Submitted to: Society for Range Management Meeting Abstracts
Publication Type: Abstract Only
Publication Acceptance Date: September 1, 2010
Publication Date: N/A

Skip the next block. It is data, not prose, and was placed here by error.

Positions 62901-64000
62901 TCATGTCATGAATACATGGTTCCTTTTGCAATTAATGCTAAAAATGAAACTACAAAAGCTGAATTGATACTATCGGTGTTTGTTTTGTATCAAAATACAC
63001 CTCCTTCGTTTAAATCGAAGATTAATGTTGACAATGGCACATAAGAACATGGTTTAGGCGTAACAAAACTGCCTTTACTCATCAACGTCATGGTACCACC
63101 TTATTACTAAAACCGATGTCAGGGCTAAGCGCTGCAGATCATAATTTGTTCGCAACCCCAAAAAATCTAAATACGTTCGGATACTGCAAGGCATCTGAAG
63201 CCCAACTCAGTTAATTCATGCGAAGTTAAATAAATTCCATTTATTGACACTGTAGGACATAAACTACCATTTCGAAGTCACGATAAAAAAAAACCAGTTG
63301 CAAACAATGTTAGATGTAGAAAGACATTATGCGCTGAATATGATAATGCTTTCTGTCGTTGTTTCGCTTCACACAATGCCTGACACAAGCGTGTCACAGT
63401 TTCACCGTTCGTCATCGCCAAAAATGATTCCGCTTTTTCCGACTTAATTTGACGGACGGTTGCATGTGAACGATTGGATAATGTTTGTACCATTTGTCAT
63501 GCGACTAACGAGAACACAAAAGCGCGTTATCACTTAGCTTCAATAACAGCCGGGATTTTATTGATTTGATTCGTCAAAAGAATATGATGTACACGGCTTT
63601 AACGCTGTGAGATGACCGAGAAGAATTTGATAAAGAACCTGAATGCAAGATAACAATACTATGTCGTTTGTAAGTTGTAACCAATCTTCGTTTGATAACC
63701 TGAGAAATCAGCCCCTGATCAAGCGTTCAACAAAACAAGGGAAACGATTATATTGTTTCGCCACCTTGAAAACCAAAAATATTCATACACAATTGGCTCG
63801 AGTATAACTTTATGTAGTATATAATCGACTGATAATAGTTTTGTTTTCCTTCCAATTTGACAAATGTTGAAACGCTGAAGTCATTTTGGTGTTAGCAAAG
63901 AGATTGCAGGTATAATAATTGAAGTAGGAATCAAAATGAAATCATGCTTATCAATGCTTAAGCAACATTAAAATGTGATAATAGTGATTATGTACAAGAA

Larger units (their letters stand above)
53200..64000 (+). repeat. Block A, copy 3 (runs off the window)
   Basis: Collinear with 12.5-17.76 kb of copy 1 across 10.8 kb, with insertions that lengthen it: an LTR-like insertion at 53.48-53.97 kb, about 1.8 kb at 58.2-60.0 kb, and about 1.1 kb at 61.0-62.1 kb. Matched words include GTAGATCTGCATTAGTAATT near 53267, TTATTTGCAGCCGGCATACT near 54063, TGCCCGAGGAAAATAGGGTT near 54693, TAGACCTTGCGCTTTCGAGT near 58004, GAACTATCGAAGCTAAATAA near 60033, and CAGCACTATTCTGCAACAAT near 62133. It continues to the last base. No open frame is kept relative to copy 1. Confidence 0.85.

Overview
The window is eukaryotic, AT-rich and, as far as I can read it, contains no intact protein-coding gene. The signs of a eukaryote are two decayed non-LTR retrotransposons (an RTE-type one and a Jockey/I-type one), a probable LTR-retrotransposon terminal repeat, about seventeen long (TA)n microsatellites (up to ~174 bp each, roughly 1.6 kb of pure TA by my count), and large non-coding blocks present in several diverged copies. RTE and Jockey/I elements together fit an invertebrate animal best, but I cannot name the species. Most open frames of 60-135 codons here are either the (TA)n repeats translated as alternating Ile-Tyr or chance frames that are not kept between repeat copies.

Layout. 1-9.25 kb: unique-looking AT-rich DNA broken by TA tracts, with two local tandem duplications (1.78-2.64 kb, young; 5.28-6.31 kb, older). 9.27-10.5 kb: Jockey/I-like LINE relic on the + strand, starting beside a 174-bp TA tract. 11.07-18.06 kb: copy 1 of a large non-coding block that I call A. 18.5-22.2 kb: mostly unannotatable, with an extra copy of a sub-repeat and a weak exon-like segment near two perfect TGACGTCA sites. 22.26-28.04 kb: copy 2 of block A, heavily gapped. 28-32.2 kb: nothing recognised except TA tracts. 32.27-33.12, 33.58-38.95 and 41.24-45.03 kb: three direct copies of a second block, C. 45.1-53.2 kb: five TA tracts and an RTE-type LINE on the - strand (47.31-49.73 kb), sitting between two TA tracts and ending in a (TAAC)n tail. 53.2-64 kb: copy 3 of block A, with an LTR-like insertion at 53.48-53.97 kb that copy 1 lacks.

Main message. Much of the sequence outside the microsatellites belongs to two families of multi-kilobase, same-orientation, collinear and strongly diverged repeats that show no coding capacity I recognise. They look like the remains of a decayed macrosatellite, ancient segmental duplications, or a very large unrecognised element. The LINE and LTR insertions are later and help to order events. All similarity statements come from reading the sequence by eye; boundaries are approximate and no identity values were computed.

Technical Abstract: Many rangelands have traditionally been managed to optimize livestock production through the use of sustainable stocking rates. One of the seminal research papers on this subject was published by Robert (Bob) Bement in the Journal of Range Management in 1969 (volume 22, pages 83-86). This paper, entitled “A stocking-rate guide for beef production on blue-grama range” demonstrated the relationship of both livestock daily gains per head and gains per unit land area to stocking rate in shortgrass steppe of Colorado, USA. High daily gains per head and low gains per unit land area occurred with low stocking rates; conversely, low daily gains per head and high gains per unit land area occurred with high stocking rates. Optimum livestock production was observed at the intersection of these two response curves, at a moderate stocking rate. Findings from this paper had a profound impact on the sustainable management of rangelands for livestock production across North America. Contemporary management of these rangelands, however, emphasizes enhancing multiple ecosystem services from these lands. Tradeoffs associated with changing management from traditional approaches emphasizing livestock production to managing for multiple ecosystem services remain a research and information gap. For example, what are the ramifications to livestock producers in terms of animal gains associated with changing management to emphasize multiple ecosystem services? If management for multiple ecosystem services results in lowered animal gains, what is the value of this loss of gain that can be compensated to land managers in terms of incentives to modify management?